Research Paper Volume 12, Issue 20 pp 20332—20349
Identification of long-term survival-associated gene in breast cancer
- 1 Harbin Medical University, Harbin 150081, China
- 2 Department of Breast Surgery, Harbin Medical University Cancer Hospital, Harbin 150081, China
- 3 Heilongjiang Academy of Medical Sciences, Harbin 150086, China
Received: May 10, 2020 Accepted: July 9, 2020 Published: October 20, 2020https://doi.org/10.18632/aging.103807
How to Cite
Copyright: © 2020 Ning et al. This is an open access article distributed under the terms of the Creative Commons Attribution License (CC BY 3.0), which permits unrestricted use, distribution, and reproduction in any medium, provided the original author and source are credited.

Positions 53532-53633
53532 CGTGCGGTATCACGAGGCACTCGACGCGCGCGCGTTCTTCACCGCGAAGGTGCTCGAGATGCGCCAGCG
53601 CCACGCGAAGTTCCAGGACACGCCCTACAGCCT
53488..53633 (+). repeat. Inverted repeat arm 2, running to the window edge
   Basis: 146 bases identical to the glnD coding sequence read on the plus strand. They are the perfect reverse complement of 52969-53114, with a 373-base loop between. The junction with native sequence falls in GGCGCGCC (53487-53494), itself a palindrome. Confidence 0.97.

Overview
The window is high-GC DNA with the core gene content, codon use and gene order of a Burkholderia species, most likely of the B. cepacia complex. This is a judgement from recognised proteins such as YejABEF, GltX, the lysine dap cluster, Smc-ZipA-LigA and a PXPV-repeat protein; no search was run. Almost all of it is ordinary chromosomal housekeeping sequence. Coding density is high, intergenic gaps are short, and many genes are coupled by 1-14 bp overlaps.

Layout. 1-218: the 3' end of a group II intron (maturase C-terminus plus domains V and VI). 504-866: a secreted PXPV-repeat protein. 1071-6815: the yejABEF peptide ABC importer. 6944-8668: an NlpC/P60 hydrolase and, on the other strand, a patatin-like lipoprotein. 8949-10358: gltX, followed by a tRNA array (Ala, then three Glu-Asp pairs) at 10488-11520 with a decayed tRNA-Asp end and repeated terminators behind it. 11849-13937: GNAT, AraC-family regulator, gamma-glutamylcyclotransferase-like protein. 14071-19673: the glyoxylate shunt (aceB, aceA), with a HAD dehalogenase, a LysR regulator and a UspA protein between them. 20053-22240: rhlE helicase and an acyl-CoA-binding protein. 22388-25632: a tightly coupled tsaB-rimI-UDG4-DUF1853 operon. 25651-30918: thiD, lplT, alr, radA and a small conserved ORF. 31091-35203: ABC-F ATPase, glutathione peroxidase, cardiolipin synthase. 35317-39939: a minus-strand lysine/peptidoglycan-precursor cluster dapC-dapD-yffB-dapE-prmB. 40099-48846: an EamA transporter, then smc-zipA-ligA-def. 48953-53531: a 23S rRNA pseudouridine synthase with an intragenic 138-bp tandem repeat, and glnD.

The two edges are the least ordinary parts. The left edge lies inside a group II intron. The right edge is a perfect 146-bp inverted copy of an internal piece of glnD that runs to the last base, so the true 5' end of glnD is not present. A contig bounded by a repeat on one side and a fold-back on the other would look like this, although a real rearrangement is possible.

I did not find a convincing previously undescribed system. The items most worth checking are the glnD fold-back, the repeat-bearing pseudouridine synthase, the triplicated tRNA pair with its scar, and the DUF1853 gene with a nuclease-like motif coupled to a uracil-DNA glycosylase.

Breast cancer patients at the same stage may show different clinical prognoses or different therapeutic effects of systemic therapy. Differentially expressed genes of breast cancer were identified from GSE42568. Through survival, receiver operating characteristic (ROC) curve, random forest, GSVA and a Cox regression model analyses, genes were identified that could be associated with survival time in breast cancer. The molecular mechanism was identified by enrichment, GSEA, methylation and SNV analyses. Then, the expression of a key gene was verified by the TCGA dataset and RT-qPCR, Western blot, and immunohistochemistry. We identified 784 genes related to the 5-year overall survival time of breast cancer. Through ROC curve and random forest analysis, 10 prognostic genes were screened. These were integrated into a complex by GSVA, and high expression of the complex significantly promoted the recurrence-free survival of patients. In addition, key genes were related to immune and metabolic-related functions. Importantly, we identified methylation of MEX3A and TBC1D 9 and mutations events. Finally, the expression of UGCG was verified by the TCGA dataset and by experimental methods in our own samples. These results indicate that 10 genes may be potential biomarkers and therapeutic targets for long-term survival in breast cancer, especially UGCG.